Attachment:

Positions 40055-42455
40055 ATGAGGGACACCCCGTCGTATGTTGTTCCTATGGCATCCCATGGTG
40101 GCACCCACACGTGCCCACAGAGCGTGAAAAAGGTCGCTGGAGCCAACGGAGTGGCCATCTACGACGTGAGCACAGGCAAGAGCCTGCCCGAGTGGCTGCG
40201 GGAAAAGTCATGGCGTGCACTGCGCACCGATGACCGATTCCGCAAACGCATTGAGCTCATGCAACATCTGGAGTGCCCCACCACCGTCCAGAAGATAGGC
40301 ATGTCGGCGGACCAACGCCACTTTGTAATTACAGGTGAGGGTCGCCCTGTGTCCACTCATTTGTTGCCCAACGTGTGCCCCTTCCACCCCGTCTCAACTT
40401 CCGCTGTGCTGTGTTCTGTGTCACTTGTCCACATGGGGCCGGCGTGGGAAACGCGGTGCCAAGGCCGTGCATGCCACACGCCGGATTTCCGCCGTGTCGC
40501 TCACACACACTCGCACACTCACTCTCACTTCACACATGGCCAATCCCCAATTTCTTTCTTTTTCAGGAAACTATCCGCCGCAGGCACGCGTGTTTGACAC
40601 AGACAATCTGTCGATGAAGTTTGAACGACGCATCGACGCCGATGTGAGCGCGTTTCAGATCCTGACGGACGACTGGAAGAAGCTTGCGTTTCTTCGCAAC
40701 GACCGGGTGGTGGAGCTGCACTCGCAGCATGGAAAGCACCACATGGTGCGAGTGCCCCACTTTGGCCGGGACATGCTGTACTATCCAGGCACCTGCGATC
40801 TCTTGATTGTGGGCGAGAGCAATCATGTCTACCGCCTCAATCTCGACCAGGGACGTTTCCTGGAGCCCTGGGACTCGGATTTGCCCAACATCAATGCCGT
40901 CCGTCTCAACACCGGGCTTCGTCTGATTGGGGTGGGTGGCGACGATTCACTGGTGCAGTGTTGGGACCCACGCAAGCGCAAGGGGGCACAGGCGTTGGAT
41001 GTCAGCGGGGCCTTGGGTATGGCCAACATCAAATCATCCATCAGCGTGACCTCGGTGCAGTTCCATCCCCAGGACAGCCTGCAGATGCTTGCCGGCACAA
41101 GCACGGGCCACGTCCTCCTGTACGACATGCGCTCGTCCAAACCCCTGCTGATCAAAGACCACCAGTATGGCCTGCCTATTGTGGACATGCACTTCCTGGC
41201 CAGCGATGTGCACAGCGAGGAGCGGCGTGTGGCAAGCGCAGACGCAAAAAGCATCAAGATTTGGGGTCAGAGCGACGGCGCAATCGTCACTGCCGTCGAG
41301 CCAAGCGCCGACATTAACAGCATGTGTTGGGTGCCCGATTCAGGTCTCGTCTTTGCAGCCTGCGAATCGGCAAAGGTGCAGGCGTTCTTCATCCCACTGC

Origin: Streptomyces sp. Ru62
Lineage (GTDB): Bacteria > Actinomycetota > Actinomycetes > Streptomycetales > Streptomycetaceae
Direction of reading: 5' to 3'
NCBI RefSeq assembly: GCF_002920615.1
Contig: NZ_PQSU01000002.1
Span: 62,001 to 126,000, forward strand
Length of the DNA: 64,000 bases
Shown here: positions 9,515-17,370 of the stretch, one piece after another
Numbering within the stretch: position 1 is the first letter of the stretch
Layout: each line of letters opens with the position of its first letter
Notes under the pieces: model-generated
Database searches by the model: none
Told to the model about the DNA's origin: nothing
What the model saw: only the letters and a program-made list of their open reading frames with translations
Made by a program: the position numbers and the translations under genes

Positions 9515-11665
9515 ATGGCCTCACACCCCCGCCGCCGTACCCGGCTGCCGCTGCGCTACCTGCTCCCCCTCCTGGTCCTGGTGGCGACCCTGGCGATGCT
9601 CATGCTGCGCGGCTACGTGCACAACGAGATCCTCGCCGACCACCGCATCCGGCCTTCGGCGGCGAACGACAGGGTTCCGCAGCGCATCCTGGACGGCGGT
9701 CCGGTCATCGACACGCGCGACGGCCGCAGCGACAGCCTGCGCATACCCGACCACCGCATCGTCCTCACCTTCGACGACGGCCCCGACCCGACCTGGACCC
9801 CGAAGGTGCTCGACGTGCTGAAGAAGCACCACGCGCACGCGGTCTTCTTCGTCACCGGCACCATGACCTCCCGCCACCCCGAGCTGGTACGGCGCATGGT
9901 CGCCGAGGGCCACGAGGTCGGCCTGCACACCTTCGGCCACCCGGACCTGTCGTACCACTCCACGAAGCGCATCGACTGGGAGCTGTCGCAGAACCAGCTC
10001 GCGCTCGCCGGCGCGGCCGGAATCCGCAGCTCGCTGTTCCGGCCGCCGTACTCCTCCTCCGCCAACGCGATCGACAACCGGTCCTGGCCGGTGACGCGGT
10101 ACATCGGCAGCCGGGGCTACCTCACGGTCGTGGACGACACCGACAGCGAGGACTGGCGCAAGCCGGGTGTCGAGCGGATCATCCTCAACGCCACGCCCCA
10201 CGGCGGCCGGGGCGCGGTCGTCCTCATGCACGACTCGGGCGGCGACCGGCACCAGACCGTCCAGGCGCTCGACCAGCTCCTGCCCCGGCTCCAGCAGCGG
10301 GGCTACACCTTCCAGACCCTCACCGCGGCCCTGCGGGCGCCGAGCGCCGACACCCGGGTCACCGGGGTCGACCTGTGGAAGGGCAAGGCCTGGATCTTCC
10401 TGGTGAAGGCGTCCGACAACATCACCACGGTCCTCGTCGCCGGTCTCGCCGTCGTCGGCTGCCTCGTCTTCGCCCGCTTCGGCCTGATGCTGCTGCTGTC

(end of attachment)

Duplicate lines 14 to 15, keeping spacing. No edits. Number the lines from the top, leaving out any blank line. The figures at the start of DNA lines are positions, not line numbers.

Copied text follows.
41201 CAGCGATGTGCACAGCGAGGAGCGGCGTGTGGCAAGCGCAGACGCAAAAAGCATCAAGATTTGGGGTCAGAGCGACGGCGCAATCGTCACTGCCGTCGAG
41301 CCAAGCGCCGACATTAACAGCATGTGTTGGGTGCCCGATTCAGGTCTCGTCTTTGCAGCCTGCGAATCGGCAAAGGTGCAGGCGTTCTTCATCCCACTGC